Wednesday, 4 June 2014

The challenge of riding and navigating at night.

Night riding is not everyone's cup of tea. The Joburg chapter of Freedom Challenge Veterans and Friends regularly get together most weeks for 50-60km off road night rides. I guess it's a habit picked up from riding the Freedom Trail where night riding is a requirement even if the strategy is simply to ride one support station at a time. The advise to novice Trailers is to start early in the dark and if things go pear shape at least give yourself the chance to ride out of trouble when the sun comes up rather than end up trying to navigate to a support station after last light. Get it wrong and you sleep rough.
When racing to Rhodes there are a handful of sections that attempted at night pose challenges even for experienced veterans of the trail. The forest section in and out of Donnybrook is always fun as logging activities reshape the landscape and roads. Lots of stories from this section over the years. Getting lost there has been known as the "Donnybrook Maneuver" since 2007 when Glenn Harrison slept rough after heading into a thick mist after dark armed with first generation narratives.
The forest section about 2 hours out of Centocow is also a pearler. I rescued 3 lost riders there 3 years ago. They had started a day ahead if me and by 14 hours into my ride I found them wandering about the forest looking rather forlorn.
And so the stories of the last 10 years go. Lots of lost riders on all sections of the race. So how do you better your chances of success if racing through the night? The simple answer is ride it first instead of raving it as a novice.The current Race Across South Africa record holder made a point of doing the race at a leisurely pace in 2011 before his record ride of 2012.
Experience alone is not the only ingredient. When I ride the route during daylight I always make a point of looking for visual clues that would be visible in the arc of my lights. Mountains and distant forests as landmarks are of no use. I memorize things like trees, rocky outcrops, houses, fences and even the changing soil types under tyre. I make a note of critical distances to decision points as the distance you cover at night seems a whole lot further and faster than it is.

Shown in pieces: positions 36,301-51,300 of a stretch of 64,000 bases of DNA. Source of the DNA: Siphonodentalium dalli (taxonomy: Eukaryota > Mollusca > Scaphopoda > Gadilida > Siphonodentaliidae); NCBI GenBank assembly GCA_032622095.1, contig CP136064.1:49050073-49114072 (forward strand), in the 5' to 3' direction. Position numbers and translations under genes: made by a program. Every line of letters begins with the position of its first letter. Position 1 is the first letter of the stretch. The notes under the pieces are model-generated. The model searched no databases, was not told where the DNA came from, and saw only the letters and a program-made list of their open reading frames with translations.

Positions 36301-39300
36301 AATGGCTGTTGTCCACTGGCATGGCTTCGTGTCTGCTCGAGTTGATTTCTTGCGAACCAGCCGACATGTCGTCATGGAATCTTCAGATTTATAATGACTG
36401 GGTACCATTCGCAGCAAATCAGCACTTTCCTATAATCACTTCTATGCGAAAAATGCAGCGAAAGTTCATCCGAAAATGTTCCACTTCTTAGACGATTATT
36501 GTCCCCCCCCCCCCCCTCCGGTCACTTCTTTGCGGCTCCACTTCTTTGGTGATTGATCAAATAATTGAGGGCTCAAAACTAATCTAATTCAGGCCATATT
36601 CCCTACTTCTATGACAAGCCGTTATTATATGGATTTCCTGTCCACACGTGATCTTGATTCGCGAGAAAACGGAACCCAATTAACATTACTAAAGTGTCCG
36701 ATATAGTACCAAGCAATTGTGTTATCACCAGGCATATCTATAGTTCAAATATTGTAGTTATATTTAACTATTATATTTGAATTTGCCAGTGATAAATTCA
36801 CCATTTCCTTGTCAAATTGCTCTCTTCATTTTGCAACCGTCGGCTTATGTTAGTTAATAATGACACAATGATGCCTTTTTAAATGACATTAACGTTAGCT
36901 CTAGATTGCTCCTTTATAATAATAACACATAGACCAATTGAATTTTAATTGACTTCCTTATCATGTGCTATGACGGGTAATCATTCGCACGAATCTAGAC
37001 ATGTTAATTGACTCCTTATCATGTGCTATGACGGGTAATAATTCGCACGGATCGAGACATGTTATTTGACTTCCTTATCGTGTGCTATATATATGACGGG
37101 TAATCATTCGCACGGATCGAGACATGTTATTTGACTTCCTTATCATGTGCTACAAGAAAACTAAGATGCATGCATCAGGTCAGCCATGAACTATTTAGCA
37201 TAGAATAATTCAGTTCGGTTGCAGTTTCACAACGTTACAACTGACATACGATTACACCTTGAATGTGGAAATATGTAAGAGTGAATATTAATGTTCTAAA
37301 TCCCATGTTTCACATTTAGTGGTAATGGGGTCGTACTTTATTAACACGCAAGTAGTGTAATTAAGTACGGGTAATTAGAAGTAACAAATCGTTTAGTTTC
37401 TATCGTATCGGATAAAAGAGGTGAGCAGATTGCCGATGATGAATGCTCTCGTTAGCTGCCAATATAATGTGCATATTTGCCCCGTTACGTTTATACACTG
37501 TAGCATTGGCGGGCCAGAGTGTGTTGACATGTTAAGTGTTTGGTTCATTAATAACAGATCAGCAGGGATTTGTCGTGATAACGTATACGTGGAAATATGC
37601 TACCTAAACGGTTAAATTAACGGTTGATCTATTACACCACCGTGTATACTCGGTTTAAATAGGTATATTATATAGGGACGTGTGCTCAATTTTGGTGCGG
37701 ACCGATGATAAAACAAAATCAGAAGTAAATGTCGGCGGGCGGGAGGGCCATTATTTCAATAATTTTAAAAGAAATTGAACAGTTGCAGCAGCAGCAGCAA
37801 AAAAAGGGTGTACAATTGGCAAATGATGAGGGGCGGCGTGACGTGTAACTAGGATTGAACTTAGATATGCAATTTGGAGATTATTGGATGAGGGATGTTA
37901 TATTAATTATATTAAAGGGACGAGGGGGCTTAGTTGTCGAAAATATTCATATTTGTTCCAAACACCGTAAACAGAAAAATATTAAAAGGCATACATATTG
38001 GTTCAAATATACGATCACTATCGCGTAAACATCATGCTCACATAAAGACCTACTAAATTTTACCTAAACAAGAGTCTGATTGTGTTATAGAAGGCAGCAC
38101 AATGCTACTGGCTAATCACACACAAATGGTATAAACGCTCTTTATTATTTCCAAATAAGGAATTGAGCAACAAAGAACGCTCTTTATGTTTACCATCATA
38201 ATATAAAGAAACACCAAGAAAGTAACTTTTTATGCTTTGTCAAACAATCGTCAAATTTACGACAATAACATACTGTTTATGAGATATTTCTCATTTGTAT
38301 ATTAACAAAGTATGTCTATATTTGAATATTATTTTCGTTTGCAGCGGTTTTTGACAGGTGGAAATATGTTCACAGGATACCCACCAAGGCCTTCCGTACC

Many sections are left for you to figure out a route to get from A to B.
It is then important to be able to construct an aerial view of the landscape in your head. Even experienced Trailers spend hours looking at Google maps which helps them better understand the task. With this degree of the geography loaded you can mix it up to keep it interesting. A few times over the years I have tried new routes in the dark just for fun and they have worked out just fine but only because I had a good sense of where I was at all times.
Being able to get your bearing by looking at the stars and moon can be a great help. Knowing how to use a compass is invaluable when the skies are obscured.
Lastly, know the risks and be prepared to suffer the consequences if it doesn't go as planned. In 2012 Trevor and I headed up Lehana under a moonless sky knowing we faced an interesting navigational challenge as well as snow higher up. We didn't factor in a gale force wind that forced us lower down the valley than we intended. When I realized we had strayed from the perfect line is was just a case of figuring the best way out. With an understanding of the terrain and fence lines we were able to get out without too much difficulty. It might not have gone as smoothly and we were prepared for an uncomfortable night out if that had been the result.
With all my experience and knowledge does it mean I won't get lost? No, because no one is bigger than the trail.

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